With the beautiful backdrop of Gisburn forest, there really is no better place for a family orientated festival. With a range of earthy, simple and relaxing activities mixed with an eclectic array of live music, hosted by the forest pines, there truly is something for everyone.
‘On Pa’ were delightfully received especially by the younger children who were held captivated by Rachael and Ichi’s undeniable talent at turning everyday sounds into tranquil and soothing musical beats. From typewriters to ping pong, the audience were in awe of the beautiful music we heard through the trees from the forest stage. Rachael played the clarinet soothingly like a magical pied piper into and around the children who were sitting mesmerised on the log seating like tiny toadstools looking up at the sunshine. Especially interesting was the music of food where the children were interacting with Rachael and Ichi with the chopsticks provided to them. The use of the projector to display the live paintings and the water being poured into a basin was a quirky yet simple and effective touch. The synaesthesia of the duo was a perfect start to a Saturday morning in the woods.
Refreshed and peaceful, the audience could venture over to the hub where the children could play on the park whilst parents and older children could enjoy some ‘Logan and Manley’ from the Baby Grand stage or stay amongst the woodland for a solo performance wonderfully delivered by Rachael Dadd.
As the afternoon sunshine warmed the soul, parents still not relaxed by the wonderful setting and performances could drop their children (aged 8-18) at the parent free zone where children were kept busy with bushcraft skills such as den building and fire lighting. Alternative activities for the more artistic children were tree and nature art designs. After all their spent energy, the children were collected from the central fire pit where they were found happily toasting marshmallows and telling stories. The children may be harder to spot slightly more camouflaged having decorated themselves with the forest artefacts, but you could spot them from their wide grins a mile away.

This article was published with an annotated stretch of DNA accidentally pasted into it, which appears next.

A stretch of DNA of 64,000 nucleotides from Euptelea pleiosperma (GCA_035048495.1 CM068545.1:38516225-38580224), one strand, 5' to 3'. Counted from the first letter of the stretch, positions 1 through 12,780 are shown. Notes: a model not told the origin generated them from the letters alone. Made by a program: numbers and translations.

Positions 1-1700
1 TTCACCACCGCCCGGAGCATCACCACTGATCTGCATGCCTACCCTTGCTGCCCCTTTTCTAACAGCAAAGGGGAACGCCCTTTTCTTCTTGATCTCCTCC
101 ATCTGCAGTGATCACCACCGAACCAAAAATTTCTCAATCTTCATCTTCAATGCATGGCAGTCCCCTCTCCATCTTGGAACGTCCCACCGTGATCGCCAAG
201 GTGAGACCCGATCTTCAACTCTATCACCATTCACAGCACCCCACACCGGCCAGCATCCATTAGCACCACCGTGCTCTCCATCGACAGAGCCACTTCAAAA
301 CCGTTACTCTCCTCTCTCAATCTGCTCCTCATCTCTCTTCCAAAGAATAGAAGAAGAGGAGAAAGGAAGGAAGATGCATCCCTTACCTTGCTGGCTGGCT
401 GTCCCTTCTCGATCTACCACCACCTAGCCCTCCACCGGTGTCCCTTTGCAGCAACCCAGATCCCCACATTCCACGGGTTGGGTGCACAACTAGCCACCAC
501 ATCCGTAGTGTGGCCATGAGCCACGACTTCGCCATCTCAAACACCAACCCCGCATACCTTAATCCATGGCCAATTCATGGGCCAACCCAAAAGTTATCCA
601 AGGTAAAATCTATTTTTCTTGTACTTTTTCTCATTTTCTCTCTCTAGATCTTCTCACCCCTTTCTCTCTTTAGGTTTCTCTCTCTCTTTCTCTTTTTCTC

With a choice of ales, fine live music and happy children what could be better now than a late afternoon theatrical performance from ‘Compost Mentis’ on the Village Green. Stranger than strange, hard to define and yet all based around a gardener’s exploits at trying to grow a few pot plants, the performance was extraordinarily wonderful. With a huge shrub which eventually comes alive and gobbles up the gardener, it is fair to say the audience were not expecting that! The performance was repeated for anyone who missed it – we enjoyed it so much that we went on both occasions.
As the sun set over the skyline of pines, the musical beats got everyone bopping in and around the forest stage. There was always a choice of music or activity but it was never the case, as with some larger festivals, that you felt like you were missing out. The intimacy and small festival atmosphere allowed for an exclusive and original experience. Dancing in the trees in the dark was a fantastic and memorable event. With a strict curfew of midnight for the last act this meant everyone could sleep peacefully exhausted in their tent under the stars.
Photos: Duncan Whittaker
Published on 26 June 2019 by Louise Whittaker